I've converted numerous people to using Linux, OOo, and other Linux apps. They range from my sister-in-law, who'd never owned a computer before and seldom used one; to my friends Paul and Mary, both Ph.D. organic chemists, who just want something that works; to Paul's 71-year-old father, who runs Linux on his first-ever computer; to my 13-year-old friend Jasmine. I'm getting ready to install Xandros or Kubuntu for Stephanie, my 33-year-old next door neighbor, who's a stay-at-home mom.

None of these are computer people, and all of them have just sat down and started using Linux. I set it up for them and then walk away. I never get calls from them to come fix something, as I do frequently from my friends who still use Windows. Linux Just Works. No viruses/trojans/malware. No unexplained crashes. No DRM. Linux Just Works.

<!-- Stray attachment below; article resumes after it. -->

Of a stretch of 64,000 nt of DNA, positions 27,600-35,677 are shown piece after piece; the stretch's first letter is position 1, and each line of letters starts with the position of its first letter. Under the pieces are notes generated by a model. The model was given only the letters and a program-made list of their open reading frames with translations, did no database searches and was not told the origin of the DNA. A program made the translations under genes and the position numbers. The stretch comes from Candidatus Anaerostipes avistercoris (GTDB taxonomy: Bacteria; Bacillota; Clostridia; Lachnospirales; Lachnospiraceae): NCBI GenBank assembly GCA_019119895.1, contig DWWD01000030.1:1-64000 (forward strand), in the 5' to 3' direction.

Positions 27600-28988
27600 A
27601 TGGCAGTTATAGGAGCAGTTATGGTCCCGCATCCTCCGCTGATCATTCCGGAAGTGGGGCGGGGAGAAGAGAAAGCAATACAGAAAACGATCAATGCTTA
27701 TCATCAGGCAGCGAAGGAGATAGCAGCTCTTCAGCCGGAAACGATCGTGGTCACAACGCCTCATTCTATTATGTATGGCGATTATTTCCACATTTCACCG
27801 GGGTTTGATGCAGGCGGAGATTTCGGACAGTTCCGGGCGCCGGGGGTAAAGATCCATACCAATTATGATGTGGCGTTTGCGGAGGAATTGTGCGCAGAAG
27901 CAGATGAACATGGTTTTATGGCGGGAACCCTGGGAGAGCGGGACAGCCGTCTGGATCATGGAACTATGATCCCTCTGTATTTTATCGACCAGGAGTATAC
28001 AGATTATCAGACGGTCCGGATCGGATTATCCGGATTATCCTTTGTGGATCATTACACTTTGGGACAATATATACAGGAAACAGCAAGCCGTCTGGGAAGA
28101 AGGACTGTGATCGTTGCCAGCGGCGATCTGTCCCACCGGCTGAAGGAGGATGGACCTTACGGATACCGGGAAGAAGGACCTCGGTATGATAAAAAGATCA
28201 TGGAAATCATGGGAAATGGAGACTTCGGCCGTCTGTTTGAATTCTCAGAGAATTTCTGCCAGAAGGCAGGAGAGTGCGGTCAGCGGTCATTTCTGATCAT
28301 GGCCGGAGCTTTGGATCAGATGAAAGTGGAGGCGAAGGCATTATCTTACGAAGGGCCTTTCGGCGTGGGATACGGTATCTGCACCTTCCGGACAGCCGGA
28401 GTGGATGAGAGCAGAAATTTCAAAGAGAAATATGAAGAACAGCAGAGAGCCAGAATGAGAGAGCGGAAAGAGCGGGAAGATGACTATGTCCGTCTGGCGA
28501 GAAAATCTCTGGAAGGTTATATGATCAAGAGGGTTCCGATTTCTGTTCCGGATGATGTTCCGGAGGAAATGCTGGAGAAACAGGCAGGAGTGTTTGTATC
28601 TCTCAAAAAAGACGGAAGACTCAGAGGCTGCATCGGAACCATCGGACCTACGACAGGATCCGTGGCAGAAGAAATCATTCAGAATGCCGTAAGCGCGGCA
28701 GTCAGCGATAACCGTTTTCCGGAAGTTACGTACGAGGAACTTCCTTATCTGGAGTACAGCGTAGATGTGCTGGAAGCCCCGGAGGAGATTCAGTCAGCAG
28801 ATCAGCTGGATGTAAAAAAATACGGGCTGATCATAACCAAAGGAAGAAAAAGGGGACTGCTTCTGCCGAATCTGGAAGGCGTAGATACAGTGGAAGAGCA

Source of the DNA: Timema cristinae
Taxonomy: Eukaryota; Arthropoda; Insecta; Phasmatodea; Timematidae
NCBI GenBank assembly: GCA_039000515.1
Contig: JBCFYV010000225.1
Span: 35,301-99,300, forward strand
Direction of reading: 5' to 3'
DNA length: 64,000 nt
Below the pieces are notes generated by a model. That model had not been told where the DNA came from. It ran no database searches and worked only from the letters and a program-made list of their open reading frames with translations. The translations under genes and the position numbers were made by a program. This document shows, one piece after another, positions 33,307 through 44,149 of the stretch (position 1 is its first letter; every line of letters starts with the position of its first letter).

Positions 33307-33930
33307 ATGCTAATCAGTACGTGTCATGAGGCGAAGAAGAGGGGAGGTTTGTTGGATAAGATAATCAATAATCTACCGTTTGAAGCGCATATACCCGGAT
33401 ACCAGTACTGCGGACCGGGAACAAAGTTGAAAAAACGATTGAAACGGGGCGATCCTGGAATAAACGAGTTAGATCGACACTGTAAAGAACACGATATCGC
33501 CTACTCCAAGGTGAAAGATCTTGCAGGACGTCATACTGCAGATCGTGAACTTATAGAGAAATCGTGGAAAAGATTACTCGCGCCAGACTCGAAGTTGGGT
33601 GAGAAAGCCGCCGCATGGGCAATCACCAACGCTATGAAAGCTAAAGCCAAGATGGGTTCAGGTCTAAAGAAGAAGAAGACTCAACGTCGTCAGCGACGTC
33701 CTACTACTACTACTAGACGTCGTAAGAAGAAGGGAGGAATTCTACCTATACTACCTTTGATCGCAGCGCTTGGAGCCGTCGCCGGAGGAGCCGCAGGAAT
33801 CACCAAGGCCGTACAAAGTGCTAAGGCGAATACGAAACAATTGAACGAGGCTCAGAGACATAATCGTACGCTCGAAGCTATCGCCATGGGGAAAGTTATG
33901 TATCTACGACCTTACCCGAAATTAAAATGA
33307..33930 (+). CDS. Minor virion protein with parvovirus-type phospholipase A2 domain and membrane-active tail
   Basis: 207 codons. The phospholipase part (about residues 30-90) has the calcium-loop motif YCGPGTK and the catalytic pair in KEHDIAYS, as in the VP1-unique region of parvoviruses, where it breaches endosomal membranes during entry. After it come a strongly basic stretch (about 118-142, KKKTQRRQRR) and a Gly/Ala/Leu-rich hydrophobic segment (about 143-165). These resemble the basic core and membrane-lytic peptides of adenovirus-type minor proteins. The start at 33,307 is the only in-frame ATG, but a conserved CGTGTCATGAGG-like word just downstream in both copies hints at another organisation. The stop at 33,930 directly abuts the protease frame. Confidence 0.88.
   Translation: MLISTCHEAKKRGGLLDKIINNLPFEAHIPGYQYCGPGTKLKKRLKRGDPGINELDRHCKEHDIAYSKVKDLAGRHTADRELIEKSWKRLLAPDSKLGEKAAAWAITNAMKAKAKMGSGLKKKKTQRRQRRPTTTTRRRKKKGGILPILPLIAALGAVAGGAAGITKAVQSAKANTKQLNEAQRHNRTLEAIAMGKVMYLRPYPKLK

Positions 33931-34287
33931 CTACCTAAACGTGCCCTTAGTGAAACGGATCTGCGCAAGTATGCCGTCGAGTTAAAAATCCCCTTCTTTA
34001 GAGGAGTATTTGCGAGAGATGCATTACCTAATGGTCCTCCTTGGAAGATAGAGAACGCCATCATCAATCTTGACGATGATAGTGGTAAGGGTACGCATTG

Now, it's true that Linux isn't suitable for gaming, but none of these people care about gaming. It's also true that Linux doesn't have driver support as good as Windows (although better than OS X). But that problem is overstated. I've *never* had any problem getting standard peripherals working in Linux. It just detects them and works. The only exception is scanners, which are very problematic. Older models are generally well-supported, but there are few or no current models that Linux supports, at least reasonably priced ones.